Scotland’s finance secretary has already alluded to the possibility of further rate increases for higher taxpayers in Scotland – but at what level of divergence is tolerable for Scottish taxpayers?
Due to tax reform changes in last year’s Budget, Scottish taxpayers earning more than £33,000 already pay more than taxpayers in the rest of the UK, and recent rhetoric suggests there could be further tax increases for middle- and higher-earners.
Even if Finance Secretary Derek Mackay decides to make no changes on Wednesday, there will still be further divergence between Scotland and the rest of the UK as Philip Hammond announced a higher threshold to £50,000 for higher-rate taxpayers. Whereas, the threshold for equivalent taxpayers in Scotland sits at £43,430. This is set to increase in line with inflation so there will be a slight move; but a sizeable gap is expected to still remain.
The changes to the personal allowances from the UK Budget benefits all taxpayers in Scotland, but higher earners will see a greater benefit as a result of this change, which could be seen by the Scottish Government as an opportunity to increase the higher tax rate to rebalance the tax take overall, and gain favour with other parties such as the Greens.
However, Scottish businesses want to reduce the level of tax divergence with the UK to ensure that Scotland remains competitive for investment and talent. Ultimately, the short-term gain of higher tax revenues could accelerate brain drain as higher earners and graduates may look south for career options to mitigate what could be up to a £1,900 drop in income in just one year.
This longer-term flight risk is also exacerbated by technology advancement and a move to more flexible working. Could we see taxpayers working for Scottish businesses choosing to move to Berwick or Cumbria, working remotely from home and travelling in to Scotland for meetings? As Scottish Income Tax receipts are allocated predominantly via a permanent residency, income tax revenues in this scenario would be allocated to Westminster. If the flight risk bites, would, and indeed could, the Scottish government look to introduce a statutory residency test to establish the level of time spent working in Scotland to claw back some of the tax?
Also, many higher rate taxpayers will be able to mitigate any increase as they are likely to be owners of small companies who could take a dividend (taxed by Westminster) instead of salary (taxed by Holyrood) to reduce their tax liabilities.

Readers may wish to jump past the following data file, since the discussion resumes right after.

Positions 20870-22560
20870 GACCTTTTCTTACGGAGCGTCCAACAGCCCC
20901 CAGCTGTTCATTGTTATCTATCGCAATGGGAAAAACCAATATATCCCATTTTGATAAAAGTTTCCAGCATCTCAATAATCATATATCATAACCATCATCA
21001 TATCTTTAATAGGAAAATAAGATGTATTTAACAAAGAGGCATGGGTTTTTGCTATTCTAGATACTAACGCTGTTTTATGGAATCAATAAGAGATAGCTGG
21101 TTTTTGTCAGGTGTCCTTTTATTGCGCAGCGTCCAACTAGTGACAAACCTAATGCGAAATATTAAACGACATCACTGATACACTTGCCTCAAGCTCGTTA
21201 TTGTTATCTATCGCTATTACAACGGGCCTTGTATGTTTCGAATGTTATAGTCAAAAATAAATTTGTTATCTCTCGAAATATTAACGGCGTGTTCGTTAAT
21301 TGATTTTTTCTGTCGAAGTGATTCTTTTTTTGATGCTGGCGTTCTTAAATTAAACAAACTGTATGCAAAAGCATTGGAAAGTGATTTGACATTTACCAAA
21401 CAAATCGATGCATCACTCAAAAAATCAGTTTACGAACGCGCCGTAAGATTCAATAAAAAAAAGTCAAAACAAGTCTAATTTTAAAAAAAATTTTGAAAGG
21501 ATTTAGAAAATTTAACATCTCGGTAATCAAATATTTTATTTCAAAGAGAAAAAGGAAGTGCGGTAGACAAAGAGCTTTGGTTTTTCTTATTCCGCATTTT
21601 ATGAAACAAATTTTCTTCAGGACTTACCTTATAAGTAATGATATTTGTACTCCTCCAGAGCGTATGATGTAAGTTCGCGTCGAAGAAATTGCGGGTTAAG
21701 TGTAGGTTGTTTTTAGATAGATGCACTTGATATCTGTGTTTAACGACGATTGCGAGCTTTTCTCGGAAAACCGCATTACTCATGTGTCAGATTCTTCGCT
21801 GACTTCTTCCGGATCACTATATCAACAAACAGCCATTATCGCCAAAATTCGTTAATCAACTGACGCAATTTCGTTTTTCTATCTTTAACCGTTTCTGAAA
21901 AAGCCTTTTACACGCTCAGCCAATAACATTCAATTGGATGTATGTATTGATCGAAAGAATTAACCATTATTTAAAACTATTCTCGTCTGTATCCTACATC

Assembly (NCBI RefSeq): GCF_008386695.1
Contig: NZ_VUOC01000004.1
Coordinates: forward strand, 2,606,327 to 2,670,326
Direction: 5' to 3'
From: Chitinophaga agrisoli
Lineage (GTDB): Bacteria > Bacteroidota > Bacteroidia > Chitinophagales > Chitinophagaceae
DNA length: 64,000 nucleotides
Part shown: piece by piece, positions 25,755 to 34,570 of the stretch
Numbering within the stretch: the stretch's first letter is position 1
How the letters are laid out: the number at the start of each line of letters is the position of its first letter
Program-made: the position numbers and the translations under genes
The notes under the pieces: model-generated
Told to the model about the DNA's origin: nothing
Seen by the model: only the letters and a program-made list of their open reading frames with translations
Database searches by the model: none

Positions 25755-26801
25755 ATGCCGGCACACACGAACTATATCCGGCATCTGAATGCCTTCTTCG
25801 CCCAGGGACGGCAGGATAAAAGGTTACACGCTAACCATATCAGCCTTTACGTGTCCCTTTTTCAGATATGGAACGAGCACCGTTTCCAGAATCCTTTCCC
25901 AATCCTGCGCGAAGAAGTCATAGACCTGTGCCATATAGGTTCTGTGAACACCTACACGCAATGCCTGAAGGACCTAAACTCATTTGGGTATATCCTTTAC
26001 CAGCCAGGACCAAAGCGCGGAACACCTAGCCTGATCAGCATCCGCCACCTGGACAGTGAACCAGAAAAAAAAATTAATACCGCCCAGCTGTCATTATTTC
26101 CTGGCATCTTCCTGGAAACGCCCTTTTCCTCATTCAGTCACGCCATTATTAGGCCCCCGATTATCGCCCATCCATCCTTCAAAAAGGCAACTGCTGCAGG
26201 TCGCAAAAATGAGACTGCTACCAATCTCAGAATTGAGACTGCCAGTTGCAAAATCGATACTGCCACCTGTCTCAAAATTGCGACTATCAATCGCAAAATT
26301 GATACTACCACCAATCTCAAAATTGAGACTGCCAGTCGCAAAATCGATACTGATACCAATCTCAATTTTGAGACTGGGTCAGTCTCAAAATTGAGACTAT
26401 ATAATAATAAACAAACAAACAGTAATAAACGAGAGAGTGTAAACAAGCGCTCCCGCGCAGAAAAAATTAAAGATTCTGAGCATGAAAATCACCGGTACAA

These scenarios would ultimately lead to a decrease in the tax take in Scotland as tax revenues would be diverted to Westminster - highlighting a behavioural risk to any Scottish income tax changes.
Could this be balanced out by greater support to first-time buyers and business rate relief?
In Scotland, we already have relief from Land and Building Transaction Tax relief for first time buyers on properties up to £175,000. However, city-centre living where millennials might want to buy usually comes with a higher price tag, so could we see some extension to this threshold to encourage young people to settle in Scotland; and bring the relief more in line with the £300,000 level in the rest of the UK?
To give businesses a boost, particularly in the struggling retail sector, Derek Mackay may consider introducing cuts to businesses rates to secure jobs and stimulate economic growth. However, business rates revenue goes directly to local government so any shortfall in income could impact local services. Councils are already facing major challenges in financing service delivery and some are considering innovative ways to raise cash such as Edinburgh’s proposed ‘tourist tax’.
Overall, Derek Mackay has a challenging balancing act to raise more revenue to support public services without adding to the growing deficit, whilst supporting economic growth and encouraging taxpayers to live and work in Scotland. It’s a complex conundrum and Scottish businesses and taxpayers should probably prepare for further complexity as Scotland’s progressive tax system evolves.